Awad Ali M Alawad1* and Mohamed D Gismalla2
1Department of Surgery, University of Medical sciences and Technology, Sudan
2Department of Surgery, University of Gezira, Sudan
Received:01 August, 2015;Accepted: 12 August, 2015;Published: 14 August, 2015
Awad Ali Mohamed Ahmed Alawad, Department of Surgery, University of Medical Sciences and Technology, Sudan, Tel: 00249912802545; E- mail:
Alawad AAM, Gismalla MD (2015) Tuberculous Abscess of the Anterior Abdominal Wall: An Unusual Site of Presentation. Global J Med Clin Case Reports 2(1): 008-009.DOI: 10.17352/2455-5282.000017
© 2015 Alawad AAM. This is an open-access article distributed under the terms of the Creative Commons Attribution License, which permits unrestricted use, distribution, and reproduction in any medium, provided the original author and source are credited.
Skeletal muscle tuberculosis; Intramuscular abscess; Antituberculous drugs therapy
The skeletal muscles are rarely affected by tuberculosis because they are not a favorable site for the survival and multiplication of Mycobacterium tuberculosis. A case of tuberculous abscess in rectus abdominis muscle is described in a 20- year- old female in an apparently healthy individual without any past history of tuberculosis. The diagnosis was made by ultrasound-guided fine-needle aspiration and cytological examination which revealed caseating granuloma with central necrosis, lymphocytes, and giant cells, consistent with tuberculosis. After four weeks' antituberculous treatment, she responded well and the abscess regressed considerably. In most cases, the muscle involvement is secondary and is caused by either hematogenous route or direct inoculation from a tuberculous abdominal lymph node or extension from underlying tubercular synovitis and osteomyelitis. This case cautions the clinicians and radiologists about the possibility of tuberculosis in considering the differential diagnosis of any lesion even in any unlikely anatomical area, especially in those areas where tuberculosis is endemic.
The skeletal type of muscles are rarely affected by tuberculosis (TB) because they are not a preferred site for the survival and multiplication of Mycobacterium tuberculosis . Even in patients with widespread involvement by the disease, tuberculosis rarely involves muscles. Petter et al. recorded only one case of primary skeletal muscles tuberculosis in over 8,000 cases of all types of tuberculosis, with an incidence of 0.015% . Few cases of tubercular myositis have been described in literature till now, mostly in the adults. This, together with the decline in tuberculosis in general, makes it unlikely that one would immediately consider tuberculosis as the cause of rectus sheath abscess.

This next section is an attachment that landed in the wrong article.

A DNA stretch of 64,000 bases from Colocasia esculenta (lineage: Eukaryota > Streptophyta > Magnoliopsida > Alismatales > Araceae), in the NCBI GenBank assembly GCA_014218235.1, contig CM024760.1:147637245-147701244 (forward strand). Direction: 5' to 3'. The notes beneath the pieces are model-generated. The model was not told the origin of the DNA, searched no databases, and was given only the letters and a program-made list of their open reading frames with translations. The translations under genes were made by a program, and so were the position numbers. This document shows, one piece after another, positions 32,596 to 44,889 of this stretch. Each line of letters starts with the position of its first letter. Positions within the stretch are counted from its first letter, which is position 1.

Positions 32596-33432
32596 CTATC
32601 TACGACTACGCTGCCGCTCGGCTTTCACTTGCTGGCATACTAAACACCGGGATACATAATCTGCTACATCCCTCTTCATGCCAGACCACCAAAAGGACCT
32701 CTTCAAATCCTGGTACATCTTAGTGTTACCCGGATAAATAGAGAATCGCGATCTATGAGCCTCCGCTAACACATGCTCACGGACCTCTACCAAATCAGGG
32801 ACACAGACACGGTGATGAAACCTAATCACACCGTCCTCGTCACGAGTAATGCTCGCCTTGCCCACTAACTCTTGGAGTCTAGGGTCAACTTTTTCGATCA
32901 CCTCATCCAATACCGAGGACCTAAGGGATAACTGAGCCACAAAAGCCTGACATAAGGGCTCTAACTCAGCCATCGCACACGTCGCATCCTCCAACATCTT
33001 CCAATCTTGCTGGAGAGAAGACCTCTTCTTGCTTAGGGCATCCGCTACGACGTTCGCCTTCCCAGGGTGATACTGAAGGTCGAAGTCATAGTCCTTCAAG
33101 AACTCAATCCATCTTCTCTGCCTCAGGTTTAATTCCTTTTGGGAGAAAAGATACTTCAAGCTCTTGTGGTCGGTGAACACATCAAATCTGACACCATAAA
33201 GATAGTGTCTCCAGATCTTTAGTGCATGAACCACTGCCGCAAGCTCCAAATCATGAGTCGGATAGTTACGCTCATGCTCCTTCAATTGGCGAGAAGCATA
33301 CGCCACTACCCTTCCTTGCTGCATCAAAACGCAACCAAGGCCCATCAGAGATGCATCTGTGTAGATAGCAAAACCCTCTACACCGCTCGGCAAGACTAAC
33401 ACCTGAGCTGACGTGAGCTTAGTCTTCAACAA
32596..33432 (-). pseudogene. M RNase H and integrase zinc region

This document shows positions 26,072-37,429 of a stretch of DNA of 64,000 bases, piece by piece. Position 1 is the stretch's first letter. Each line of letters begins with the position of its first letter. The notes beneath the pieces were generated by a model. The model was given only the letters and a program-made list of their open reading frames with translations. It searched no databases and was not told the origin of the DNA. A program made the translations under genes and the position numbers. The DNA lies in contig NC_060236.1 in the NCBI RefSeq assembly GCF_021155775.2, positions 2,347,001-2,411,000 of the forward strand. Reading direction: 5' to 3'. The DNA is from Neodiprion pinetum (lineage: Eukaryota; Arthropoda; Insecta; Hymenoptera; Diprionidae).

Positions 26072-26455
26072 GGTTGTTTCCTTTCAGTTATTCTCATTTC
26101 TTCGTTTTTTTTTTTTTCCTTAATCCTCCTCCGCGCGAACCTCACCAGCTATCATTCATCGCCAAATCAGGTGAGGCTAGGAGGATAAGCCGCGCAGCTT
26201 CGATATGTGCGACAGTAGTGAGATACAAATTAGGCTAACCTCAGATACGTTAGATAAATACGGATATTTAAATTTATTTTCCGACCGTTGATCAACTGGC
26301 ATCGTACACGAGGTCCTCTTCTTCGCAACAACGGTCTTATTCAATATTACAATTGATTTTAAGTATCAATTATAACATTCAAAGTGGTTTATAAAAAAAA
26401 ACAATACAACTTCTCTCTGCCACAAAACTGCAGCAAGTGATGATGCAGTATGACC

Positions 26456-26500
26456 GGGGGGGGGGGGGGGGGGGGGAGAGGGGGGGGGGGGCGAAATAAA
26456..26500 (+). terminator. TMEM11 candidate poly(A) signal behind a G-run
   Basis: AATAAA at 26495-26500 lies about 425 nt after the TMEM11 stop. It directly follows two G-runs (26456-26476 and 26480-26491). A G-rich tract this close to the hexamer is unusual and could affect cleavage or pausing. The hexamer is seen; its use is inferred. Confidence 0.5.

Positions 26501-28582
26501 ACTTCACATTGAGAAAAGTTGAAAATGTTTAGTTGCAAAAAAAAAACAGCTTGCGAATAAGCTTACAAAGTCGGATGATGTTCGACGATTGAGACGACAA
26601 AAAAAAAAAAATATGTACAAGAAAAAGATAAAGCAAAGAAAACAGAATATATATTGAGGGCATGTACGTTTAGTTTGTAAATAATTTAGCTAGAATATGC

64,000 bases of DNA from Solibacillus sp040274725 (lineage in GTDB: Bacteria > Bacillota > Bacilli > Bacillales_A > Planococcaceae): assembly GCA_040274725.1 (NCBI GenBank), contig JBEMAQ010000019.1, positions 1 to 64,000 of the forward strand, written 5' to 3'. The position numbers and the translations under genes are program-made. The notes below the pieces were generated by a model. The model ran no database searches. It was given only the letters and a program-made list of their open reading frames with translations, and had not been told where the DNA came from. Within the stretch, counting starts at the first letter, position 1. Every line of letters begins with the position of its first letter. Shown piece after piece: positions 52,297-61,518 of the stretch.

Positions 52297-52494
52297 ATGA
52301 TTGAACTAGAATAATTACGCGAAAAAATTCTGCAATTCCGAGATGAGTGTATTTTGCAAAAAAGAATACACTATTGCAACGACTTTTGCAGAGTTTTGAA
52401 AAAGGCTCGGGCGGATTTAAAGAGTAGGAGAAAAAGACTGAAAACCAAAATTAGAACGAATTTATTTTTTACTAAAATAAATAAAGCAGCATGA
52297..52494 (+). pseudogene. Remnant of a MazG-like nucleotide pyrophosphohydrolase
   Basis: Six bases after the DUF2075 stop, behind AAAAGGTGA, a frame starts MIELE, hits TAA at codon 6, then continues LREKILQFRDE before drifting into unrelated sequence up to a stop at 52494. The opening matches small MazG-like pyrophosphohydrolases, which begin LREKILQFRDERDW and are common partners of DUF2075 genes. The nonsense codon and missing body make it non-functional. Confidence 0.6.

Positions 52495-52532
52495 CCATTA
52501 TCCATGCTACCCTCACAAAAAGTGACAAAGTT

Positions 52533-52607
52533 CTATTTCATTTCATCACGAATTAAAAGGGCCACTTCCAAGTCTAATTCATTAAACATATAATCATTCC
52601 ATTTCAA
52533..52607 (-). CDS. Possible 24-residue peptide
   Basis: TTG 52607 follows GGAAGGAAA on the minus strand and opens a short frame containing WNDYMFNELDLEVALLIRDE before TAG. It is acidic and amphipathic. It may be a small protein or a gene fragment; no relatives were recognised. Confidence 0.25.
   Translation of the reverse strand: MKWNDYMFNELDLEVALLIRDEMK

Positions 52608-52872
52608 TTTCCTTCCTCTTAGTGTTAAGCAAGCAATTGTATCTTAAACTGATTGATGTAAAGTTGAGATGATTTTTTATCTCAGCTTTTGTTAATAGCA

There are only limited cases reports of isolated tubercular involvement of the anterior abdominal wall even though tuberculosis is a rampant in developing countries and with the rapid spread of acquired immune deficiency syndrome (AIDS) it has made inroads into the developed nations as well . We are presenting a case of primary tuberculous abdominal wall abscess without any evidence of pulmonary, skeletal or gastrointestinal tuberculosis in an immune competent patient. This case report should serve as a reminder that tuberculosis, in all of its various manifestations, is still very much among us.
A 20-year-old female presented to the outpatient department of surgery, with a complaint of a progressive swelling in the left lower abdomen for the last three months. There was no history of preceding trauma, fever, cough, malaise or pain. There was no history of contact with any case of tuberculosis. On examination, there was swelling in the left iliac fossa measuring 8x8cm in size, non-tender with smooth and ill-defined margins and a normal overlying skin. The swelling was firm in consistency and moved with respiration. Examinations of the cardiovascular and respiratory system were within normal limits.
Laboratory investigation revealed: hemoglobin 11.5 g/dl; total leukocyte count 8510/cumm with a differential count of 54% neutrophils, 42% lymphocytes and 4% eosinophils; Erythrocyte Sedimentation Rate 70 mm and ELISA for HIV negative. The chest radiograph was unremarkable. Other biochemical blood investigations were within normal limits. Ultrasonography of the abdomen revealed a 6.5x8.5cm left iliac fossa cystic mass with a liquefied necrotic center in the anterior abdominal wall (Figure 1). Computerized Tomography scan of the abdomen showed an abscess in the left antero-lateral portion of the abdominal wall limited to the muscle layer (Figure 2). Ultrasound-guided fine-needle aspiration and cytological examination revealed caseating granuloma with central necrosis, lymphocytes, and giant cells, consistent with tuberculosis (Figure 3). The patient was diagnosed to have tuberculous abscess of the anterior abdominal wall and antituberculosis treatment was started. She improved rapidly over the next few days. After four weeks' antituberculous treatment (ATT), she responded well to the treatment and the abscess regressed considerably. ATT was continued for 9 months.
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